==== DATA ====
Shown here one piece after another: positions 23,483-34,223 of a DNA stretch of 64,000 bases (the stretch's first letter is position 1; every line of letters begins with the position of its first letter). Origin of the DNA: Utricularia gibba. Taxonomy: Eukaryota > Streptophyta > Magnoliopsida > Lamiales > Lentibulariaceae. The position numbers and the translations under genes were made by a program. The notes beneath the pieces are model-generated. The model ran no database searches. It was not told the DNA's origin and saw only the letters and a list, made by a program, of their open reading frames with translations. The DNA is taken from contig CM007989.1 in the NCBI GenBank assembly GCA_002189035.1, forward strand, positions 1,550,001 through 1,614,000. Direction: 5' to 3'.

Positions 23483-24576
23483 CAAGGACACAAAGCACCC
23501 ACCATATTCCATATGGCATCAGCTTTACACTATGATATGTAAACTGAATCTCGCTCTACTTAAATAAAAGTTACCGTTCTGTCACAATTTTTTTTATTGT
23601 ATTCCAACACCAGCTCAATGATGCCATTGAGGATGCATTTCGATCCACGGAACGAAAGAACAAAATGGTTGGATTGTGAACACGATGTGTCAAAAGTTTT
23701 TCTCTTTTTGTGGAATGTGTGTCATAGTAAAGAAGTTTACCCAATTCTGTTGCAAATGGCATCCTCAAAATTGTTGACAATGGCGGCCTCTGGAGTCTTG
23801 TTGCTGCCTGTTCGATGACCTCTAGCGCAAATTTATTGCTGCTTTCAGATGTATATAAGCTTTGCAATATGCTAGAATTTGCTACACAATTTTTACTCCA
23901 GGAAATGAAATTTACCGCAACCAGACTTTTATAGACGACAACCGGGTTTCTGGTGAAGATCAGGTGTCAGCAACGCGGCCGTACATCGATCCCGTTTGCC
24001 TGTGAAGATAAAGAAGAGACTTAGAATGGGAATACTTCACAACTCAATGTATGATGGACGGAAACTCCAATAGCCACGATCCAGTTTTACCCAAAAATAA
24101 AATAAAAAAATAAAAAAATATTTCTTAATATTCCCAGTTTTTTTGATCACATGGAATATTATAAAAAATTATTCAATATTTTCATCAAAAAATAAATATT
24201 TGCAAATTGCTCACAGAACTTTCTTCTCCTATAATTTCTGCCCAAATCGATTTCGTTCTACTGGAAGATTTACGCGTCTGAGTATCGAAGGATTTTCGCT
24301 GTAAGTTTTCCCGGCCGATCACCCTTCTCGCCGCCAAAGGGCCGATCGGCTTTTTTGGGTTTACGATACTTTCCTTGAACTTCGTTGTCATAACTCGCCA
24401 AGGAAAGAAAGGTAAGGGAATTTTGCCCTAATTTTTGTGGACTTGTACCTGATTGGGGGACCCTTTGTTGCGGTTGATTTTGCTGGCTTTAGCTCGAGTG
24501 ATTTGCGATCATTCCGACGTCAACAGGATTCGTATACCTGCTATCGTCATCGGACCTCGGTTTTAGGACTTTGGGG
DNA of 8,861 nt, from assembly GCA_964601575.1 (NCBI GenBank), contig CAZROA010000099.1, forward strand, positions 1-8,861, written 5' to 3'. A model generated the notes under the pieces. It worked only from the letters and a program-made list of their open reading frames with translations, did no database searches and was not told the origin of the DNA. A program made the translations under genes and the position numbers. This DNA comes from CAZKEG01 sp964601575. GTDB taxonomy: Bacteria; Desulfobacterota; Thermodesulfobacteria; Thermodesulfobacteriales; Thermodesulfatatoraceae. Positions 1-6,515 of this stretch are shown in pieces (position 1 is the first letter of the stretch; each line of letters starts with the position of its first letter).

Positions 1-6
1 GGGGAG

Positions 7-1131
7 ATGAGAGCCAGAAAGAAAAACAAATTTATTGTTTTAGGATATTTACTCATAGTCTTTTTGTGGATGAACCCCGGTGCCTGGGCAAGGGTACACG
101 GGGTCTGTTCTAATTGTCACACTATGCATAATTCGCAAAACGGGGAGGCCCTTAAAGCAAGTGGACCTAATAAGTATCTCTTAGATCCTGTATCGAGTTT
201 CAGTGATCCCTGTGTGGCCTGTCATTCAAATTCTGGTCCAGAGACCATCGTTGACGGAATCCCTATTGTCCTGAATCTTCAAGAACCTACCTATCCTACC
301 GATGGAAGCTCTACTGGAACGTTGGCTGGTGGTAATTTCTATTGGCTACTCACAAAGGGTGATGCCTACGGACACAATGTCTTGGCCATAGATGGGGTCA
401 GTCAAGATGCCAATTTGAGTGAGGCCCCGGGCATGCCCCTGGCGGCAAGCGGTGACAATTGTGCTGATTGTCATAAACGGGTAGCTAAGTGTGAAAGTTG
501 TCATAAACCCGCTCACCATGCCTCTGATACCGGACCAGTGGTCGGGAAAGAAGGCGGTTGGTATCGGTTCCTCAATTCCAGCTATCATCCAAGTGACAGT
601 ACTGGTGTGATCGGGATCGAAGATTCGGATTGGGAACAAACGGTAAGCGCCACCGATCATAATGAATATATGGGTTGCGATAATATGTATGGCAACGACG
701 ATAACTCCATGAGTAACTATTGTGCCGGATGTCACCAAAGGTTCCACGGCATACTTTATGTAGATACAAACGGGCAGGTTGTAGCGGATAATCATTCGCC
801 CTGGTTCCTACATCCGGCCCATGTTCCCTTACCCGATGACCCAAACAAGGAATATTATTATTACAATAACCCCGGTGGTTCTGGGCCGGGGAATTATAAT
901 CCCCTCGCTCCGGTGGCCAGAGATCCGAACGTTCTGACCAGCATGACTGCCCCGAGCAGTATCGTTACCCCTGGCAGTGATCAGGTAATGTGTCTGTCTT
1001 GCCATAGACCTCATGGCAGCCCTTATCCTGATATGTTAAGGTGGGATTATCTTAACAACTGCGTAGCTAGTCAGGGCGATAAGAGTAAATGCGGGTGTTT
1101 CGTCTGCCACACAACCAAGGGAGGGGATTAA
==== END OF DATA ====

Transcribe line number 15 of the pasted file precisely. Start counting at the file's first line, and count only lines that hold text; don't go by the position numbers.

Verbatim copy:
DNA of 8,861 nt, from assembly GCA_964601575.1 (NCBI GenBank), contig CAZROA010000099.1, forward strand, positions 1-8,861, written 5' to 3'. A model generated the notes under the pieces. It worked only from the letters and a program-made list of their open reading frames with translations, did no database searches and was not told the origin of the DNA. A program made the translations under genes and the position numbers. This DNA comes from CAZKEG01 sp964601575. GTDB taxonomy: Bacteria; Desulfobacterota; Thermodesulfobacteria; Thermodesulfobacteriales; Thermodesulfatatoraceae. Positions 1-6,515 of this stretch are shown in pieces (position 1 is the first letter of the stretch; each line of letters starts with the position of its first letter).